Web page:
On the 23rd July 1816, 12 seminarians and newly ordained priests came together at Fourviere, overlooking Lyons in France. There they pledged themselves to set up a religious order bearing the name of Mary. It was to be made up of priests, sisters, brothers, and lay-people. These men believed that Mary, the Mother of Mercy, wanted to gather God’s People into a communion that would be particularly attentive to the most needy and most neglected. Mary, present in the Christian community at its beginning, was to be their model – a simple, discrete and effective presence in the midst of the apostles. A parallel with the Society of Jesus meant that the Marists would have a universal mission in the Church as it tried to recover from the terror of the French Revolution.
Historical circumstances meant that this vision of one religious order embracing people from every walk of life could not be realised. However, all 4 Marist branches exist today and recognise the special family bonds uniting us in the heart of Mary.
The Marist Fathers have been in Ireland since 1861 – opening two schools within a few years – one in Dundalk the other in Dublin. Students from these schools provided many Marist missionary vocations over the decades – in Oceania, the Philippines, Peru, West Africa and elsewhere in Europe. Irish Marists also gained a name for themselves as mission and retreat preachers, from their base in Balgriffin. In 1955 they opened a 3rd school, Chanel College. From the 1970s, Marist Fathers began to work in parishes – Kinsealy, Donore Avenue, Coolock and Dundalk.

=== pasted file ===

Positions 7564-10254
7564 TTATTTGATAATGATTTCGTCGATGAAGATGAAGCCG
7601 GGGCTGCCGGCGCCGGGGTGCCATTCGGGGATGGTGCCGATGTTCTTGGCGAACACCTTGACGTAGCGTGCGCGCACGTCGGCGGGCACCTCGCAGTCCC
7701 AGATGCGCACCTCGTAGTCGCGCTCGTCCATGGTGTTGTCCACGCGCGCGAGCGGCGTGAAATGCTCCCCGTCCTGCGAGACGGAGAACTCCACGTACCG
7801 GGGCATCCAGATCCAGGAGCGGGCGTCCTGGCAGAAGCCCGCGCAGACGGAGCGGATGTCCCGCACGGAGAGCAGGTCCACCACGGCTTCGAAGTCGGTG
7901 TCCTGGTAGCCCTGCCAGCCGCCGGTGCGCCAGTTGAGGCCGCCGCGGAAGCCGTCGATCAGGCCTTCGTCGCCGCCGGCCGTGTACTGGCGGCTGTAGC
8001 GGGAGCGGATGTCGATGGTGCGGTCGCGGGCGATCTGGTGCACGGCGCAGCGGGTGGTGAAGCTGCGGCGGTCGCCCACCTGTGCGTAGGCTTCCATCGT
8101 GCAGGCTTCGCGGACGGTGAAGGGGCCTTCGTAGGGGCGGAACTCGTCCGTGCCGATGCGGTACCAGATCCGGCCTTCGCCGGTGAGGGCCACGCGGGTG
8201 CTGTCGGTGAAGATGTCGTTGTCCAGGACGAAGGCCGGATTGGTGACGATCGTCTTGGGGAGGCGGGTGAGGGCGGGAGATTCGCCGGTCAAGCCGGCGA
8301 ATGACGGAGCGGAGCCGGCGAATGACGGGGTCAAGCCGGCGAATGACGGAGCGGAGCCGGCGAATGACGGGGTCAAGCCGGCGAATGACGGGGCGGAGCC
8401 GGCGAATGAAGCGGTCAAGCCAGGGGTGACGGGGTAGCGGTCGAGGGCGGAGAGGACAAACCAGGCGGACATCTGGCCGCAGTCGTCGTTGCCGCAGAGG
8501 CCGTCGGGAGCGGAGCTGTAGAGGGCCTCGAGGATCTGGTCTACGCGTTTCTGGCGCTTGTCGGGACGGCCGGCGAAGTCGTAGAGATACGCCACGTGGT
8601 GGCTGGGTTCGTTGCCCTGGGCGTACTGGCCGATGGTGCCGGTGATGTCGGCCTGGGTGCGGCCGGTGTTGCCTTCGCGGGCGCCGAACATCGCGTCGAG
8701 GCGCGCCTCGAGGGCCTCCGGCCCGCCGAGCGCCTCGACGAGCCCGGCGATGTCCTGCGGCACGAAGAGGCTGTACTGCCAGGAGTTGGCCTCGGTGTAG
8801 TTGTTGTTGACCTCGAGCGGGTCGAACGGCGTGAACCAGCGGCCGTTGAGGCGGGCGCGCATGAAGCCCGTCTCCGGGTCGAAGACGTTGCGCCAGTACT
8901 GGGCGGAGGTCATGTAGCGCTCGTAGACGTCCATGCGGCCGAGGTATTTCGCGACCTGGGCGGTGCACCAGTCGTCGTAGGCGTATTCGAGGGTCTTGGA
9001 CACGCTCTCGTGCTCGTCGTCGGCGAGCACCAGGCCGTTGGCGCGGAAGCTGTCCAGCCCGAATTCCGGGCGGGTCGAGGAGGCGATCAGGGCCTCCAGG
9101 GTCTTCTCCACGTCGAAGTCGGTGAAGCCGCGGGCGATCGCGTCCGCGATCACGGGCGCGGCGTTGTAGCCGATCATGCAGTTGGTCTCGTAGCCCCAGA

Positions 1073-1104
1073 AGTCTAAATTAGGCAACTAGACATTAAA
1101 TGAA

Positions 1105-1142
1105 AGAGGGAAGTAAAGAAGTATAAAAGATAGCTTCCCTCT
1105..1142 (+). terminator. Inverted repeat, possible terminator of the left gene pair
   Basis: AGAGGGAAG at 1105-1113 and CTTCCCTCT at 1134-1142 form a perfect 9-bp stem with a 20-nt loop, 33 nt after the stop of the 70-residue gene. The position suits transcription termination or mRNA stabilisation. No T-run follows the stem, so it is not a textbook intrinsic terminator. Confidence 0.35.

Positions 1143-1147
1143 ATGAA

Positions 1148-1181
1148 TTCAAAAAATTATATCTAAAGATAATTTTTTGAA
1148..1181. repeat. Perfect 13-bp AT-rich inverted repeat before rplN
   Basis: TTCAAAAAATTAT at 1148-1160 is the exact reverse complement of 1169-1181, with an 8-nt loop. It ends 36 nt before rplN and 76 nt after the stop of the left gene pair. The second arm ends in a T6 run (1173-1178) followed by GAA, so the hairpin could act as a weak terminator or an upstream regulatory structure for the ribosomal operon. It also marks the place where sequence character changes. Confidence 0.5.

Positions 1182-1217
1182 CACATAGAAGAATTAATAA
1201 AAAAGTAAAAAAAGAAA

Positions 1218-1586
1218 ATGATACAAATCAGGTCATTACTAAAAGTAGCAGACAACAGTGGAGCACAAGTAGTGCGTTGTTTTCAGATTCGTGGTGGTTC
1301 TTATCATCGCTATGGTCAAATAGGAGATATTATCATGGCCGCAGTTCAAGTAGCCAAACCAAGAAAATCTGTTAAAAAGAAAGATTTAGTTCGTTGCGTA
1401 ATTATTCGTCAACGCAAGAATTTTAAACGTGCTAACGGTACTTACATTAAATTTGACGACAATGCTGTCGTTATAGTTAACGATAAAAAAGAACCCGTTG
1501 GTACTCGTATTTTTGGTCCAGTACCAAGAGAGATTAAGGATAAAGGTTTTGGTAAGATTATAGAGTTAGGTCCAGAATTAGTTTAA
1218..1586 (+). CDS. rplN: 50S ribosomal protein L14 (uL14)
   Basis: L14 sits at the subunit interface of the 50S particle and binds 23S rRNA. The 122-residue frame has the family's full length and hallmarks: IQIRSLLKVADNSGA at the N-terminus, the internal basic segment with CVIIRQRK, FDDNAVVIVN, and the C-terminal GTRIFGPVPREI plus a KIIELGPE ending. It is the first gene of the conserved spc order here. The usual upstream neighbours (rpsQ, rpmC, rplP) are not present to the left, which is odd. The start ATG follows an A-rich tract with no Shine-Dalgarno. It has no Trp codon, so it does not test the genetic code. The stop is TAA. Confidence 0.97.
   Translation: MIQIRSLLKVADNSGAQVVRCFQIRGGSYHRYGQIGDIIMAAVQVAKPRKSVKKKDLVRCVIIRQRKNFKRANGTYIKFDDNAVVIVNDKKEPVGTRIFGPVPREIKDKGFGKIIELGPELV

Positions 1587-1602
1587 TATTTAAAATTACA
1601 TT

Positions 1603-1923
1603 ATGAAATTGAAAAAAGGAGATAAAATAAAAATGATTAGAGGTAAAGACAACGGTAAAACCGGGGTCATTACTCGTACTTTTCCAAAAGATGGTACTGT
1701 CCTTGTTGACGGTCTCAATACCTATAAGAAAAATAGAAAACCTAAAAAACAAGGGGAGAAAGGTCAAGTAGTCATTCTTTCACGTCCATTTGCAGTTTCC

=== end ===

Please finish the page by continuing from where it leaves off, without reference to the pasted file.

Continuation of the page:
What inspired the first group of seminarians in Lyons in 1816, continues to inspire the Marist Fathers today. Wherever we find ourselves, we seek to replicate Mary’s way of being present in the heart of the first Christian community – a discrete, compassionate and maternal presence seeking to reach out to the most needy and to foster a spirit of communion in God’s People.
Fr. Paul Walsh, s.m.